In space they lose all ideas about turning left and right. So you
see it is something to do with gravity! Actually I think it is a bit
of both symmetry and gravity.
Trimotio: Perhaps, but for the case of humans I think you
will find that it is symmetry which counts most.
Let me see if a got this straight. Physically,
the mirror reverses in and out. That will turn a left handed
co-ordinate system into a right handed one. We might equally well
say that it changed a top-headed co-ordinate system into a
bottom-headed one. But when we look in
the mirror we place ourselves mentally in the position of the
reflection. We would do that by turning 180 degrees round
a vertical axis, partly because that lines us up with a symmetrical
image, and partly because we are used to turning round a vertical
axis as we walk. The combination of the in/out reflection in the
mirror and the 180 degree rotation in our head is a left/right
reflection. The only creatures which would not perceive left/right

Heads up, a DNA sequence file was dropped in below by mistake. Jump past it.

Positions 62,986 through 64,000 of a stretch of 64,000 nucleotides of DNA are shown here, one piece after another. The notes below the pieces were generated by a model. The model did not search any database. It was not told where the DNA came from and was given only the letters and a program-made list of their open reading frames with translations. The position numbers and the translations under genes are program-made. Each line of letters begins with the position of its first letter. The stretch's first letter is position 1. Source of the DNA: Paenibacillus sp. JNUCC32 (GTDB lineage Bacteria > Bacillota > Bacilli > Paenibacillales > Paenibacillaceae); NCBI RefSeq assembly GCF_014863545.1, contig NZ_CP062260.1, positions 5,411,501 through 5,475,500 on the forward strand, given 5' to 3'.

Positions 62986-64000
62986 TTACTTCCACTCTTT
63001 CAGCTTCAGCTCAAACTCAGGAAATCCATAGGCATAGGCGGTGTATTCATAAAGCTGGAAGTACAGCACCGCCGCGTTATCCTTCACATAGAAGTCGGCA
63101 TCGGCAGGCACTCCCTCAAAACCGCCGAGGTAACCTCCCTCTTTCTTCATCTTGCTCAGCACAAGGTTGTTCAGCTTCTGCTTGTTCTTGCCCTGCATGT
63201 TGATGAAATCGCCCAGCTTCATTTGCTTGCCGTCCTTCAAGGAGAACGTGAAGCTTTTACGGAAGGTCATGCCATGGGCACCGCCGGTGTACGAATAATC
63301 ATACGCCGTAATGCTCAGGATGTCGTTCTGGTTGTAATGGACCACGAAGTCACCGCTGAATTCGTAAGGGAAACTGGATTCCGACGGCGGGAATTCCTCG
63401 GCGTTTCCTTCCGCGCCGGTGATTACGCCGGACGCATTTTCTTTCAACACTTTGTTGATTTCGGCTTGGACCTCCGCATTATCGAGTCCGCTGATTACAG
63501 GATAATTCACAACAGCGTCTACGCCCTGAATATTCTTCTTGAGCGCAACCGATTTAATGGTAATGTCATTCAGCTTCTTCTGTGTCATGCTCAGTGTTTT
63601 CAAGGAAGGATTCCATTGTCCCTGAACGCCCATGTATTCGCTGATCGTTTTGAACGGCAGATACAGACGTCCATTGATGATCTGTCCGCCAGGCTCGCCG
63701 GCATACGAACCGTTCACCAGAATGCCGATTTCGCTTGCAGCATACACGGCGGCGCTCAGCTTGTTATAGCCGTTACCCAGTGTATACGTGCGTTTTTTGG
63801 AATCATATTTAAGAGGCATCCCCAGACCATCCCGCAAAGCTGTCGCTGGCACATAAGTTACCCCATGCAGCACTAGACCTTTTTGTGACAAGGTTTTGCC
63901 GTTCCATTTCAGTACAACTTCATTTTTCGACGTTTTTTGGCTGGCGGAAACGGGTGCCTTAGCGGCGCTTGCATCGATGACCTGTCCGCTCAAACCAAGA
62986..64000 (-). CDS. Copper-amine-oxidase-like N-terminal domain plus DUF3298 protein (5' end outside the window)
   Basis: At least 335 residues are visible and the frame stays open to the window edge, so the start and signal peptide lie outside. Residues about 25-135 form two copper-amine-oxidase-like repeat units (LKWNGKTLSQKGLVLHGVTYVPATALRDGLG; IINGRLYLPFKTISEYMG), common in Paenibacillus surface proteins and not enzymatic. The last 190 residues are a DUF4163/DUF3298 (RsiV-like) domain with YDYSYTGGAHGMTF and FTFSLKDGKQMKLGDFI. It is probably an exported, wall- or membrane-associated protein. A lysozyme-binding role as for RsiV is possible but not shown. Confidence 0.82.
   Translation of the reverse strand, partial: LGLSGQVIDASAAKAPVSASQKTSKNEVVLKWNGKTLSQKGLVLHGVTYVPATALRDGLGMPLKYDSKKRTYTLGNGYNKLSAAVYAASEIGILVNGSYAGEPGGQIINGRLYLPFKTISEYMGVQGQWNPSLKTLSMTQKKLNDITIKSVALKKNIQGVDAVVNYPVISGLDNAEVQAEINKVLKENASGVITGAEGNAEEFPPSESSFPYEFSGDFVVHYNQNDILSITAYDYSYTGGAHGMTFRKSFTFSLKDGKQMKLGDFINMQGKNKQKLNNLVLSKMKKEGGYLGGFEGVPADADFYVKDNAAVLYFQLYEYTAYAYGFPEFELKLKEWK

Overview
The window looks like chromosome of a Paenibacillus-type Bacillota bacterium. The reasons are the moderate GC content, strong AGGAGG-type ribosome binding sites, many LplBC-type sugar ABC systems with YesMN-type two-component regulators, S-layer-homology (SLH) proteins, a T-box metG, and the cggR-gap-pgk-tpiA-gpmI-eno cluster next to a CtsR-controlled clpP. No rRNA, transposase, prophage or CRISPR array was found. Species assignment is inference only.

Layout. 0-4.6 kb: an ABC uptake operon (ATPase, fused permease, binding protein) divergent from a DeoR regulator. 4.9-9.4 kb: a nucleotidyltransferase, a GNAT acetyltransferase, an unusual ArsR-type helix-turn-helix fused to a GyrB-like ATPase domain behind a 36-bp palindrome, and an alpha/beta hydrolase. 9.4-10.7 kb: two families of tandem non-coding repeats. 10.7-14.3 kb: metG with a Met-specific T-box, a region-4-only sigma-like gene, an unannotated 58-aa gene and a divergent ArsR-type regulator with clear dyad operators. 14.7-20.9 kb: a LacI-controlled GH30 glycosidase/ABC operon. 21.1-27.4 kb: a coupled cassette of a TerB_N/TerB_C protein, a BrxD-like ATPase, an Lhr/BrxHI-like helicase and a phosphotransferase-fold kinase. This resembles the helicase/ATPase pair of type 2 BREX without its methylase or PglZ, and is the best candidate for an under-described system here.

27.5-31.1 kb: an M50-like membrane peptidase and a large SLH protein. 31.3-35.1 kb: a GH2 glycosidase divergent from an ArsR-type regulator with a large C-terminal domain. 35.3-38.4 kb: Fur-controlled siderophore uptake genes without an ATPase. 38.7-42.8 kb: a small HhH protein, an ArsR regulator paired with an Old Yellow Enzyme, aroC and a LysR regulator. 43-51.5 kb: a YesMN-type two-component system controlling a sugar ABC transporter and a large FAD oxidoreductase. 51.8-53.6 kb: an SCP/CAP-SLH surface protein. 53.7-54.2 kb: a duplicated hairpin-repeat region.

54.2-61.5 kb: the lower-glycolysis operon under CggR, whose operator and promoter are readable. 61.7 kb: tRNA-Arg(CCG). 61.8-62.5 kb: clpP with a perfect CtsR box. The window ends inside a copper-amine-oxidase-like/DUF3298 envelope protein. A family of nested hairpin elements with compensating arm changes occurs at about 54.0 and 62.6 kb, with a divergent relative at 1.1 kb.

reversal in a mirror would be those with radial symmetry like the
Skyronians and those with no symmetry like the Torsions, but only
if they lived in the absence of gravity too. Right?
Fineas: Well, I was just thinking. Our brains are
divided into left and right halves. I wonder if that could
have anything to do with it. The left half of the brain
controls the right half of the body while the right half controls
the left. They have very different functions in our mind.
Our speech comes from the left side while visual recognition
is in the right. Although we look symmetrical externally, our
psyche is very asymmetrical. Perhaps that is why the change
from left to right stands out so strongly.
Trimotio: I don't see what that has to do with it.
You can't see your psyche in the mirror. On the other
hand there does seem to be an element of psychology in it.
The mirror just reflects light back. The way we interpret
what we see is in the mind. I think different people could have
different, equally good, answers to this question.
It will all depend on their interpretations which may depend
on their own experiences and world-view. Cool.
The Left Hand of the Electron, by Isaac Asimov, contains
a very readable discussion of handedness and mirrors in physics.
The Ambidextrous Universe, by Martin Gardener is
another book which covers this subject.